A friend of mine just told me that his friends up in Canada sell 90-pound meat goats for $400 each for meat. They sell them just before the Muslim holidays and time the breeding to that calenar. It’s certainly an option for some people to consider as well.
I have several great articles about raising goats. Here’s one great one.
Meat Rabbits are one of my favorite animals for profit. We raise Silver Fox rabbits, and they generally do decent to good. The animals themselves are quite productive, and one doe can have 4 litters of 6 to 12 bunnies a year. Each bunny, after growing decently, sells for around $20 pretty easily if you can find the market.
There’s apparently quite the market in some areas for whole, skinned rabbits as all-natural, raw dog food. That crowd is often willing to pay more than the folks who just want one for dinner.
It takes a month after breeding for a doe to give birth, and two or three months after for the rabbits to get to a decent butcher weight of around 5 pounds live, 2-1/2 pounds dressed. Whole, dressed rabbit commonly sells for between $5 and $10 a pound.
It takes approximately 54 square feet to house one breeding pair and raise out 4 litters a year. 4 litters of 8 bunnies sold for $7.50/pound grosses $600, or about $11 per square foot. Now, that’s only cage space so I’d probably add another 25 percent to account for a shelter to cover the cages.
Rabbits’ primary expense is usually housing, but a smart person can house them cheaply. Then feed becomes the most taxing expense. With a little space, it’s not hard to grow enough green fodder to feed a lot of rabbits. We feed a lot of tree hay to our rabbits.
Here’s a great place to start with meat rabbits: Cost to Raise Rabbits for Meat (complete guide)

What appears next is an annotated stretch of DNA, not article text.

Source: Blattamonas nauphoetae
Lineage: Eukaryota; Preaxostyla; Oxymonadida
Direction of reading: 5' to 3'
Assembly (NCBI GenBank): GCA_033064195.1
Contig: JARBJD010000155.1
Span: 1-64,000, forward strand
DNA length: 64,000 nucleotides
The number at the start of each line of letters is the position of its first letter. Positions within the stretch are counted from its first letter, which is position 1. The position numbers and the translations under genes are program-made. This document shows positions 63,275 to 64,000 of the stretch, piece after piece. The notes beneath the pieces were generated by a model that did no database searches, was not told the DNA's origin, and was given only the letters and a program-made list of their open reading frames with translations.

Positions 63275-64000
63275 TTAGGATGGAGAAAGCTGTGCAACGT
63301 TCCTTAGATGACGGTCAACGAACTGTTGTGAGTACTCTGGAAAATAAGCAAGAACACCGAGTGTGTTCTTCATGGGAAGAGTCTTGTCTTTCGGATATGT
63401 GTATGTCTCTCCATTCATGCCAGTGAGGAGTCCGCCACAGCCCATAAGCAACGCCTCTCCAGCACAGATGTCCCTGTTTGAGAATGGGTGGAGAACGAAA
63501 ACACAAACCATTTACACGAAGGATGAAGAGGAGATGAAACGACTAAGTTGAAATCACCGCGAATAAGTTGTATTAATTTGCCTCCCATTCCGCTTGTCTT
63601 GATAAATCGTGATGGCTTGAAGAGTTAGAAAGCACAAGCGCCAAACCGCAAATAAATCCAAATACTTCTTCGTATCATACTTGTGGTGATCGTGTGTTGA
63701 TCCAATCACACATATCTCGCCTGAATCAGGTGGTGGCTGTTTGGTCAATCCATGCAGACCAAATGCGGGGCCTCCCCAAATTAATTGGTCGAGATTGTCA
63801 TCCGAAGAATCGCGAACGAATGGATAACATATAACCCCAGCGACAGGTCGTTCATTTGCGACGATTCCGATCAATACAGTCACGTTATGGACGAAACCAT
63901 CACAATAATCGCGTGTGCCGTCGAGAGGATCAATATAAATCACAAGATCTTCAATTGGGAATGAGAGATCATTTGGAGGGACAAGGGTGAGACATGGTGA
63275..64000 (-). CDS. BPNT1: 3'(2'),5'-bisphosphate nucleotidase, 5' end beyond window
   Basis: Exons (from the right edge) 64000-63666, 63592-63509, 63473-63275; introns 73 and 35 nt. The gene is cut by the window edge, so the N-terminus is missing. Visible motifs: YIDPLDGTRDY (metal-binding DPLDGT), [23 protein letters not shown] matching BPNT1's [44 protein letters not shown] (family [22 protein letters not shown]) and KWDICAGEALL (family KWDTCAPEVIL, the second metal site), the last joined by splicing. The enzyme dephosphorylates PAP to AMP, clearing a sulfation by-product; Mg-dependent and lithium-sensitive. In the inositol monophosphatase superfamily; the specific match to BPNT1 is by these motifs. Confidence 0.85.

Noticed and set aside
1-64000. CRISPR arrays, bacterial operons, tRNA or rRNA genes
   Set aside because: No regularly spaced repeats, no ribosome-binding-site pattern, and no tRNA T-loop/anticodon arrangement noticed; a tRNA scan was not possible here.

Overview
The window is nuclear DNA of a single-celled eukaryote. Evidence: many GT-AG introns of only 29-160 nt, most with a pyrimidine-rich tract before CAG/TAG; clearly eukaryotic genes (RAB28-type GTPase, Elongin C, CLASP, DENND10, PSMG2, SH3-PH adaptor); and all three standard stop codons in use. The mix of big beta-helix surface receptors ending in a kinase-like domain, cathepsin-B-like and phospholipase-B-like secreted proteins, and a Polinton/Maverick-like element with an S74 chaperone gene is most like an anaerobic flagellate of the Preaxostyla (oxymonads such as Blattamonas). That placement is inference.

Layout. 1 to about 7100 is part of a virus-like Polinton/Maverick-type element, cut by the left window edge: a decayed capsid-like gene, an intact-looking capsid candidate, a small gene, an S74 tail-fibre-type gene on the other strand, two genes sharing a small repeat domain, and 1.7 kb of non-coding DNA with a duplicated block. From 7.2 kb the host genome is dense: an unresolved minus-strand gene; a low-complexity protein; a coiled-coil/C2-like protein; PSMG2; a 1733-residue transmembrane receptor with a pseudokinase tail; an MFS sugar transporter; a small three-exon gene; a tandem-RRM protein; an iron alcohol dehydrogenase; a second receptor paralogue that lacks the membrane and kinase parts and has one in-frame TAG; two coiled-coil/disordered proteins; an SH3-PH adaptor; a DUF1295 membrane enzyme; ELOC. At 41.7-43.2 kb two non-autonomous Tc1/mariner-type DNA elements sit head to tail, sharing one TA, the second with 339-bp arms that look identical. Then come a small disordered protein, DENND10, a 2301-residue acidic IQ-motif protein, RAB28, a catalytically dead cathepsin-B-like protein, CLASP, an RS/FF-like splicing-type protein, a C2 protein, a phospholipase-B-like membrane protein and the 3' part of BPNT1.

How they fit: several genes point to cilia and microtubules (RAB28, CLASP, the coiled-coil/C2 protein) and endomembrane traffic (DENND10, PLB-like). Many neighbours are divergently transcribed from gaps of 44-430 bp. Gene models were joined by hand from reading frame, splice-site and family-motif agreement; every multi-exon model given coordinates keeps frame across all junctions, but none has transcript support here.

Geese can net surprisingly high profits. They have very low feed costs if raised on a pasture because they are herbivores and thrive on grass. Raising geese on a small piece of pasture can definitely outperform other grazing animals. Goose eggs sell for $6-$10 a dozen, and an adult goose can sell for $30-$40.
Most goose farms sell their older geese every year for a nice, hefty profit. That’s what the guy from Gold Shaw Farm does. Geese are his most profitable livestock for the space they take up.
My wife worked on a goose farm for a summer internship program in high school. Apparently, she now hates geese so I can’t get any. Folks say they are way cleaner than ducks and much less destructive than chickens to the environment.
Ducks can be a lucrative egg business. People who want duck eggs are generally willing to pay dearly and travel across town to get them. If you get into the right crowd, you will have an incredibly loyal customer base. Ducks lay far more eggs than geese, and they can sell for similar prices.
The main drawback with ducks is that they make a royal muddy mess and need fresh water constantly throughout the day. We had ducks early on. I’m not personally a fan. They are better egg layers than most chickens, but the eggs are usually very muddy and take a good scrubbing to get looking decent.
Personally, they’re not for me. In a different town with the right clientele, they probably would be.
Quail can be housed and raised in an incredibly small area, take a very short time to raise out, and sell for a premium price. They regularly go for $20-$25 a pound. That’s four average quail carcasses. Quail are the highest profiting animals per square foot that I know of.
The only struggle with quail is tapping into the very small marker for them. They’re easy and fast to raise and quick to butcher, but most people don’t want to eat quail. Still, there is a market for it, especially among a lot of high-end restaurants.
Specialty Dairy Cows
Heritage breed cows can have raw milk valued in excess of $10 dollars a gallon. Mark Baker sells his for, I think, $12 a gallon if I remember right. I should probably call him soon and chat about his prices. Similar to goats, many heritage breeds of cows have a much richer, A2 type milk.
A smaller breed like a Jersy will produce 4-6 gallons of milk a day. That’s up to $72 dollars in gross income. And, they generally have a 5 percent milkfat content. It’s amazing for making specialty cheeses, which would add a ton of extra value to the production.
With specialty dairy cows, the value of the milk and other products is already increased to the people who seek a more natural diet. Even a regular cow, if raised purely on pasture and hay, no grains, would be a specialty milk cow and have a higher value of product.
I can’t say I know much more about milk cows. I worked at a dairy farm as a teen, but haven’t dabbled in it since. I do know that a grass-fed cow produces less kilk, but at a far greater value and the result is greater profits, as long as you can tap into that market.